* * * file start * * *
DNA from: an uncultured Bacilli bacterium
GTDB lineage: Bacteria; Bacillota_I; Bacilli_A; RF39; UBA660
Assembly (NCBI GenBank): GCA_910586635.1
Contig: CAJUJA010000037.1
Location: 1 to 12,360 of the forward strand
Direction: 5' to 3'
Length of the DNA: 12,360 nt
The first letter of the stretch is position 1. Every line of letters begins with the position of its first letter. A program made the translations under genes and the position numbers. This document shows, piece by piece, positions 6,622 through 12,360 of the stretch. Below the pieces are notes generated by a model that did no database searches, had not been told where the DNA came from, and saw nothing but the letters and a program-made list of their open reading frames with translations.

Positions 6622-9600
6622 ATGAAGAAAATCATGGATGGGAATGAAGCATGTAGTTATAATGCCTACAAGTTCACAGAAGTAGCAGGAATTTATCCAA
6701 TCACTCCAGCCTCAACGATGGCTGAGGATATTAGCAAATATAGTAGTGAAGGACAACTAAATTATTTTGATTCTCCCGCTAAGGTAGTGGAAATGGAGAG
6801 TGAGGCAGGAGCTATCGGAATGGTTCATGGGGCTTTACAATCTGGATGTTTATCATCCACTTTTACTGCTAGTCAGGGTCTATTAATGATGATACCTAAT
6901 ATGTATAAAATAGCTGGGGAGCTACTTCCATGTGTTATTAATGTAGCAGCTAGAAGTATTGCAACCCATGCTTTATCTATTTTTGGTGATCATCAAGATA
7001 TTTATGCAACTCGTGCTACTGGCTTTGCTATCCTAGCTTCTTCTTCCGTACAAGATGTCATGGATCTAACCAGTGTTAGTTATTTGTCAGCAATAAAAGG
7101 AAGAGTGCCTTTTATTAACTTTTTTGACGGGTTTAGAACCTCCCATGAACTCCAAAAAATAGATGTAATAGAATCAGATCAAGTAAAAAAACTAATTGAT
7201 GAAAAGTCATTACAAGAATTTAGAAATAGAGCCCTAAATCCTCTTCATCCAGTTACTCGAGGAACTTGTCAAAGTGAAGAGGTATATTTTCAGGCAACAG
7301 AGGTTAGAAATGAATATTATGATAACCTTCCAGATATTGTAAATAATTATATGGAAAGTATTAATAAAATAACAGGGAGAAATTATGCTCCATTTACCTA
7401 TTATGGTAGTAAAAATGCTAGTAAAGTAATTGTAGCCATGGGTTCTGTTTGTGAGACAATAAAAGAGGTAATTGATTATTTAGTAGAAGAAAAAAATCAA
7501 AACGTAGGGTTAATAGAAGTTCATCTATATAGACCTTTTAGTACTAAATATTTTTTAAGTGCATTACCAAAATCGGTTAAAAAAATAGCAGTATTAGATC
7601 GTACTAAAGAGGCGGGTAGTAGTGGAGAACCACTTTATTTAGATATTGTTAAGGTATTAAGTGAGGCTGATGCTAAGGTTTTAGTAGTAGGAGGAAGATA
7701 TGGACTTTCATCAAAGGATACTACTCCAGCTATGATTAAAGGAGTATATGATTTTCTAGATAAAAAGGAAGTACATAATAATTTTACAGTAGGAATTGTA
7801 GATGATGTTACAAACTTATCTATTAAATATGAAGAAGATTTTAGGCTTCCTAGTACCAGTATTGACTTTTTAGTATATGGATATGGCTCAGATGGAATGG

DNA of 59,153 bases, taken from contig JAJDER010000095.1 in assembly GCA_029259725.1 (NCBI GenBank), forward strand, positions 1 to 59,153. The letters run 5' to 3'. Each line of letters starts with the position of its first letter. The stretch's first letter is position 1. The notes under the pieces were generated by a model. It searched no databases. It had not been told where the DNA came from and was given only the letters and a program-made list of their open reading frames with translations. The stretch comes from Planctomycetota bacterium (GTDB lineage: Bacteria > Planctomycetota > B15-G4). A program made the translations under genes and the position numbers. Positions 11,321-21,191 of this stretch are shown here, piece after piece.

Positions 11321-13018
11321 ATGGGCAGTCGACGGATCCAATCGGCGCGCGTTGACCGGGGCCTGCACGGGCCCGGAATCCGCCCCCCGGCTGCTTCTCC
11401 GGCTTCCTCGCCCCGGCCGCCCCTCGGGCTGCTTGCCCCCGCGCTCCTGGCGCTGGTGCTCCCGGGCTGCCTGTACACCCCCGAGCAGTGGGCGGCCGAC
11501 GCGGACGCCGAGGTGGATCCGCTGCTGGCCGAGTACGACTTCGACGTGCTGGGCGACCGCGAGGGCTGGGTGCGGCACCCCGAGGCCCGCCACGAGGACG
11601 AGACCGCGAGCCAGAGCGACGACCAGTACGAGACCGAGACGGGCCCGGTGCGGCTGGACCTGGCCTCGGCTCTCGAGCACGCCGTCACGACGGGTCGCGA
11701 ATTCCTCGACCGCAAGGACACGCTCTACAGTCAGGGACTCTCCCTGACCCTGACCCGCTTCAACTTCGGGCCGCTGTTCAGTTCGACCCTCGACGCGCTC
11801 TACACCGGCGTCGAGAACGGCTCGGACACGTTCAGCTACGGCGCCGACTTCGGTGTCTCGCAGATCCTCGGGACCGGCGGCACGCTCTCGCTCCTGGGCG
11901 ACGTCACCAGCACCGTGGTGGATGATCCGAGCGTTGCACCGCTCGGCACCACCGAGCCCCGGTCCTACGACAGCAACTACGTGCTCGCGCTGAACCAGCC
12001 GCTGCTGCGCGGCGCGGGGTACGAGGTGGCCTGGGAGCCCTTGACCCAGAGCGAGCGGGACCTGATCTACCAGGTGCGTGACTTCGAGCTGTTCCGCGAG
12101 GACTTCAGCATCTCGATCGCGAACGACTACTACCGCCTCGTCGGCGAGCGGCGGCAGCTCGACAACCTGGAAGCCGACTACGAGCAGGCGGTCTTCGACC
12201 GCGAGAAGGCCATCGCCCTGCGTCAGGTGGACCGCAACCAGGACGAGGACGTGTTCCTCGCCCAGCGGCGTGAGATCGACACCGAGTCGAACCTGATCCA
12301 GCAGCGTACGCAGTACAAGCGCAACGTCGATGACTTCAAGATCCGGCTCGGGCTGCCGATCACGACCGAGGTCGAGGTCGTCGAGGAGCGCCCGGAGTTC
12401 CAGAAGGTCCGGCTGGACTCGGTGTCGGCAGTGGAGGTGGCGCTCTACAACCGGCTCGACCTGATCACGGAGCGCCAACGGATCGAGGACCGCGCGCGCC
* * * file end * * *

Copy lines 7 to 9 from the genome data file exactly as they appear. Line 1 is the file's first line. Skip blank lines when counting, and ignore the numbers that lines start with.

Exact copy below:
Length of the DNA: 12,360 nt
The first letter of the stretch is position 1. Every line of letters begins with the position of its first letter. A program made the translations under genes and the position numbers. This document shows, piece by piece, positions 6,622 through 12,360 of the stretch. Below the pieces are notes generated by a model that did no database searches, had not been told where the DNA came from, and saw nothing but the letters and a program-made list of their open reading frames with translations.

Positions 6622-9600